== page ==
Voting and the ‘rule by law’

The PEI report for 2018 concluded:

The issue of voter suppression has been a major issue for debate where some new laws, focusing on voter identification and polling facilities, can be seen as suppressing the right of legitimate citizen voters to participate. Republican commentators, on the other hand, respond that election laws are needed to eliminate the risks of voter fraud. Several reforms to state electoral laws were litigated in the run up to the 2018 campaign. The score on ‘election laws’ was lowest in Wisconsin and Georgia. The legal framework was seen by experts as the second-worst aspect of election conduct over all in the US, after gerrymandered district boundaries (p. 10).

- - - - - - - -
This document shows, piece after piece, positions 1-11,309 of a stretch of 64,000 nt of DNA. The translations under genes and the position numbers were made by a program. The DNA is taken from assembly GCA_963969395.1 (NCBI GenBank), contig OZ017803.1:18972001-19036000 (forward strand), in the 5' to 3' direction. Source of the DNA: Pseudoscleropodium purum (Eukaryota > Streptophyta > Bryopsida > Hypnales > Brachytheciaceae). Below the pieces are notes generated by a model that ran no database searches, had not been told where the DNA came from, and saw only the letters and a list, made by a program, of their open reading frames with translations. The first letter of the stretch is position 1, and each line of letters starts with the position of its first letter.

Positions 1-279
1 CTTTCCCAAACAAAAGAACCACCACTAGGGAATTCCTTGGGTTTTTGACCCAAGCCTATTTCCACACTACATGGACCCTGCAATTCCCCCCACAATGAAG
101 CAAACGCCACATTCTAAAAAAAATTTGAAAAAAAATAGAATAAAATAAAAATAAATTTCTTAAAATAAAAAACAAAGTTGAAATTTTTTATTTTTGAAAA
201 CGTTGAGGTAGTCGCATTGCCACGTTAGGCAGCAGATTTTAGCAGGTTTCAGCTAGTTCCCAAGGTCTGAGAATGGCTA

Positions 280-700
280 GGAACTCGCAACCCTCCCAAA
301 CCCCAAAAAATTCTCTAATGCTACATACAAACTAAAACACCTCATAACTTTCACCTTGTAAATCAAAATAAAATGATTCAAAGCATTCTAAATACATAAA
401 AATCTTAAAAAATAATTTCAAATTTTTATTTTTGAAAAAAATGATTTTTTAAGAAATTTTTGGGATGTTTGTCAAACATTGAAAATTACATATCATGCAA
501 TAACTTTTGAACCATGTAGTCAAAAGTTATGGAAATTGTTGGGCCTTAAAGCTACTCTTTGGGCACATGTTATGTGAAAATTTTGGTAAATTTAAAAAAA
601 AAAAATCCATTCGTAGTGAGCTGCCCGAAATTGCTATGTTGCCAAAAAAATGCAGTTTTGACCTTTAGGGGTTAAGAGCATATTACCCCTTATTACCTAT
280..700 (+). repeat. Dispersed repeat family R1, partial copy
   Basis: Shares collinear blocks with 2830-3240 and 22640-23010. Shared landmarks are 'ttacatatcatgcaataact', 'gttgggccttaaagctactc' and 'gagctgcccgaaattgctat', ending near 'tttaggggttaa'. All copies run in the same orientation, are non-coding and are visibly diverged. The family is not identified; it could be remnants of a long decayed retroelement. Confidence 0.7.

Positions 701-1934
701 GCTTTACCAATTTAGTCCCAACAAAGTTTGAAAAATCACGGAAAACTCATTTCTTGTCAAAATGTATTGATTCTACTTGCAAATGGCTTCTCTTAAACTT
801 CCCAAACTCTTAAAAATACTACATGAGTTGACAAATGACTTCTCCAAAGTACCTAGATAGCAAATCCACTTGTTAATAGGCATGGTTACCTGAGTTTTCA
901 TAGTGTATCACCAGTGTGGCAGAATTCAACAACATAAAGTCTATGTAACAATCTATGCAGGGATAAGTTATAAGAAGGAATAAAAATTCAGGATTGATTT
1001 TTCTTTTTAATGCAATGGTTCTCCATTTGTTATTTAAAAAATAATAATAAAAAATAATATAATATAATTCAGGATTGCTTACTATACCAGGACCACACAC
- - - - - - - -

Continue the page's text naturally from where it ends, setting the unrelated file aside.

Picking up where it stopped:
I use the term ‘rule by law’ to refer to laws enacted and enforced that lack democratic legitimacy and that also violate ‘rule of law norms.’ In the case of the restrictive electoral laws favored by some in the Republican Party, but not just members of that party, the goal is to remove actual and potential electoral challenges to Republican candidates. The goal, when achieved in practice, undermines the legitimacy provided by any election touched by such laws. Electoral legitimacy is diminished or eliminated because, as employed, these rules exclude some Americans from electoral participation because of the ascriptive categories directly and indirectly applied to them, categories such as race, ethnicity, socio-economic class, etc. and because apportionment schemes violate the one person, one vote rule and thus the equal protection clause of the 14th Amendment. Thus, not only do these laws diminish the integrity of such elections, they also necessarily generate a legitimacy deficit for the governments thus elected. It follows that the laws cease to be artefacts produced by a self-governing people. They are components of illegitimate domination.

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